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Old 12-30-2015, 05:46 PM   #1
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Sediment blocking water flow?

Hi - The park I am at recently did some major repair to a water line and did not flush out the system afterwards. I am the only trailer/person in the park loop using that water line, so I got lots of air and sediment in the line. Now, water pressure is super low on my kitchen sink faucet and nil at the toilet (nothing at all). Shower and bathroom sink pressure seems to be ok. When I unscrewed the sink faucet aerators, they were loaded with a crumbly, hard white material (calcium?) that had accumulated in one day. I do not have an external inline filter attached, except for the filter integrated into the inlet valve. Because of the calcium in the faucet aerators, I am thinking that the kitchen sink and toilet are blocked with this stuff. If so, how can I clear it up? If not, what else could be the problem? Thanks.
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Old 12-30-2015, 07:48 PM   #2
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Because of the calcium in the faucet aerators, I am thinking that the kitchen sink and toilet are blocked with this stuff. If so, how can I clear it up?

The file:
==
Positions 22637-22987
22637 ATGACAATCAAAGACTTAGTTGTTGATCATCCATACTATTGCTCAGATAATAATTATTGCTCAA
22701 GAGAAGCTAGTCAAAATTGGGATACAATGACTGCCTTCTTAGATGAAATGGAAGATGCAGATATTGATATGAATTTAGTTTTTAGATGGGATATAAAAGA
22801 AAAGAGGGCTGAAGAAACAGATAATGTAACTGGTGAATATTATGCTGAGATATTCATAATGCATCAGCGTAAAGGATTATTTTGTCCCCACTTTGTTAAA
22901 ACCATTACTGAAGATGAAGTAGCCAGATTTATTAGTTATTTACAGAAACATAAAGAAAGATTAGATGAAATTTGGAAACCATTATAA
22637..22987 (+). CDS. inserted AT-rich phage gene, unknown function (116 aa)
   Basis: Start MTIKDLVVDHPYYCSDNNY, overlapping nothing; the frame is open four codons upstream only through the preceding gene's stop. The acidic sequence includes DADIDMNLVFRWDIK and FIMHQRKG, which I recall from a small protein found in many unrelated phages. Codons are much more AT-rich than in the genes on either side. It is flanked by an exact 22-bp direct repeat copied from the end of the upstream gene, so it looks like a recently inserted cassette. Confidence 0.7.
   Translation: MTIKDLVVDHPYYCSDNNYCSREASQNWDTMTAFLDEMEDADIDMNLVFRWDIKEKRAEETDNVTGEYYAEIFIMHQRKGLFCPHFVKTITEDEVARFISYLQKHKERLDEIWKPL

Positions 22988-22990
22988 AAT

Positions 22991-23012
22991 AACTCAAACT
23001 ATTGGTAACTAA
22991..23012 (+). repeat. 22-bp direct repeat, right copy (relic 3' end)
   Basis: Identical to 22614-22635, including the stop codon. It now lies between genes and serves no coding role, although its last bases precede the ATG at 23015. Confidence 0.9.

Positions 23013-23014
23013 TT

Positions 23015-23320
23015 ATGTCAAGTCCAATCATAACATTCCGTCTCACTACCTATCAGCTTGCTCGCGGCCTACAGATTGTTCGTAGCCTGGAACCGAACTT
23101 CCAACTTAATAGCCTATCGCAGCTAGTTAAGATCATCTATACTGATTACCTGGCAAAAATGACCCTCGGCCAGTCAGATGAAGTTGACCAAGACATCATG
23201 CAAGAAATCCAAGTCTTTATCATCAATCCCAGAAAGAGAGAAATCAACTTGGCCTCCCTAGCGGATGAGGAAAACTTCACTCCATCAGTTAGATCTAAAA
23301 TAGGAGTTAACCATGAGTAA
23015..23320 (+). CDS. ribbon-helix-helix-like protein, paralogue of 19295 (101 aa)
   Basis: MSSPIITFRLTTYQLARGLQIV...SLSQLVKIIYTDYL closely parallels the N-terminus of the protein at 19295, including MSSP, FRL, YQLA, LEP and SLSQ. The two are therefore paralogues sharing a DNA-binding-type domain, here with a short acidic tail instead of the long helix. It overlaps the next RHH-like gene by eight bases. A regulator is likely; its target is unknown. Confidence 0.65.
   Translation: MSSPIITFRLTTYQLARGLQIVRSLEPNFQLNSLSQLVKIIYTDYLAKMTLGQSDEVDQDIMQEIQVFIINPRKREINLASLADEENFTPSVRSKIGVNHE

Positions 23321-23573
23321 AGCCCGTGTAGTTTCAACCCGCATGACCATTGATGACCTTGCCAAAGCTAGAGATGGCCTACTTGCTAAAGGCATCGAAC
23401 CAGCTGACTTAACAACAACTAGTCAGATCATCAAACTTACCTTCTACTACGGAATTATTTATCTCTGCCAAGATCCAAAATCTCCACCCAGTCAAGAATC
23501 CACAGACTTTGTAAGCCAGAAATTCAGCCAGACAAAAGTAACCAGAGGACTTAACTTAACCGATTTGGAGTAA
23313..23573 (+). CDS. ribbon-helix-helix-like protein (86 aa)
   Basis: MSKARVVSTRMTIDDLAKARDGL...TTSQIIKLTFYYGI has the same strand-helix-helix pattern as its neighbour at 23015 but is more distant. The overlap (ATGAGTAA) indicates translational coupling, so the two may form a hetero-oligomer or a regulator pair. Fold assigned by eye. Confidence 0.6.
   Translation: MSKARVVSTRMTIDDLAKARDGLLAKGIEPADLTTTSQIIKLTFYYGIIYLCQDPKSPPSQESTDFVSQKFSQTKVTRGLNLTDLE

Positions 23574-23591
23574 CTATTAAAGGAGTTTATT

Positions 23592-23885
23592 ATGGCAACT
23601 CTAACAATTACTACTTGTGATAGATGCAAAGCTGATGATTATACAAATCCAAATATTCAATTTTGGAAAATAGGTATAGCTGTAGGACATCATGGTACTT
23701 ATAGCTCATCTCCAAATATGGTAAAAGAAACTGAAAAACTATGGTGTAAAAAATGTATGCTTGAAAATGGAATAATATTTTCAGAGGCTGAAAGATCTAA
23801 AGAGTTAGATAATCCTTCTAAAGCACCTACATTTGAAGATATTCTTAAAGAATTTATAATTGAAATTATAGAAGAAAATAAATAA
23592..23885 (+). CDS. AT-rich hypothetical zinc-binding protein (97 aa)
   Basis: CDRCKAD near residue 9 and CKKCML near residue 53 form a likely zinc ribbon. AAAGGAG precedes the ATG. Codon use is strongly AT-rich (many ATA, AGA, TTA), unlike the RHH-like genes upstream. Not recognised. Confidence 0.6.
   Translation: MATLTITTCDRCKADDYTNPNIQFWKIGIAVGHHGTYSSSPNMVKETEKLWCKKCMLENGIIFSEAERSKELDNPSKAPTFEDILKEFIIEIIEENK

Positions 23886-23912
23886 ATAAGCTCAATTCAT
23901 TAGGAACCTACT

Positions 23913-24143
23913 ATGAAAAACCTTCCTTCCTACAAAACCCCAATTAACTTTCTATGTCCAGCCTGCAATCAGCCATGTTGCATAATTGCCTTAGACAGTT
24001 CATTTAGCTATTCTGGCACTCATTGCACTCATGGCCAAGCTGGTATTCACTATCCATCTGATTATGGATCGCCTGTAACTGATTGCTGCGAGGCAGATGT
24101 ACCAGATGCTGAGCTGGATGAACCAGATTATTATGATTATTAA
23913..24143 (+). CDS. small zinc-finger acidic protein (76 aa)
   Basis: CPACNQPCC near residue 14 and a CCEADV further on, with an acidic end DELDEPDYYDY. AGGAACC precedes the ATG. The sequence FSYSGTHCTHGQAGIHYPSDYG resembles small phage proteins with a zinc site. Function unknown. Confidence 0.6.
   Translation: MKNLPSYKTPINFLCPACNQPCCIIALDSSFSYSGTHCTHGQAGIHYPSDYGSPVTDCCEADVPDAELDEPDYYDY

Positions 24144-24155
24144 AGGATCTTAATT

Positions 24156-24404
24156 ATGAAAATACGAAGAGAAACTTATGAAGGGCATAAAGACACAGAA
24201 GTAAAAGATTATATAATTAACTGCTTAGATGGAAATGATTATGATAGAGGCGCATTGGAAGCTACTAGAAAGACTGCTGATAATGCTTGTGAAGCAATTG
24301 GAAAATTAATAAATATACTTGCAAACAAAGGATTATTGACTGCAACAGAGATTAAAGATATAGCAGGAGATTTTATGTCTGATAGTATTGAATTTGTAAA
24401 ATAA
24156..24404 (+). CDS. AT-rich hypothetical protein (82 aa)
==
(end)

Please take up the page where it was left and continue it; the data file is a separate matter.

Remove any screens or aerators to clean them. Then before putting them back in place, flush your fresh water system with white wine vinegar. Vinegar dissolves calcium deposits, and it's non-toxic besides.

Add the vinegar (a full bottle of vinegar to a tank should be enough) to your fresh water tank, then use your pump to distribute the vinegar solution through all of your plumbing, with special attention to your water heater; calcium deposits on the heating elements are a Bad Thing™. Let it sit for about four hours, then flush the vinegar out of the system the same way you flush chlorine when you sanitize.
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Old 12-30-2015, 08:17 PM   #3
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Something that works a little better is a decalcifier. You can usually buy a bottle wherever they sell coffee makers. Just run it through your fresh water holding tank and hopefully you see your problem just dissolve away.

Another household chemical that works great is CLR. This might be better in your case because I think your dealing with lime not calcium. Lime is in hard water and can cause buildup real quick. This product will destroy both line and calcium. You could even soak your fixtures in a cup of it if you don't want to put it in your system (this idea wouldn't help your toilet though). This product is eco-friendly and is coffee maker safe. Rigorously rinsr your system after the treatment.


I guess the morale of the story is to always use a inline filter when hooked up to a water source. Good luck!
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Old 12-30-2015, 08:26 PM   #4
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I think your dealing with lime not calcium.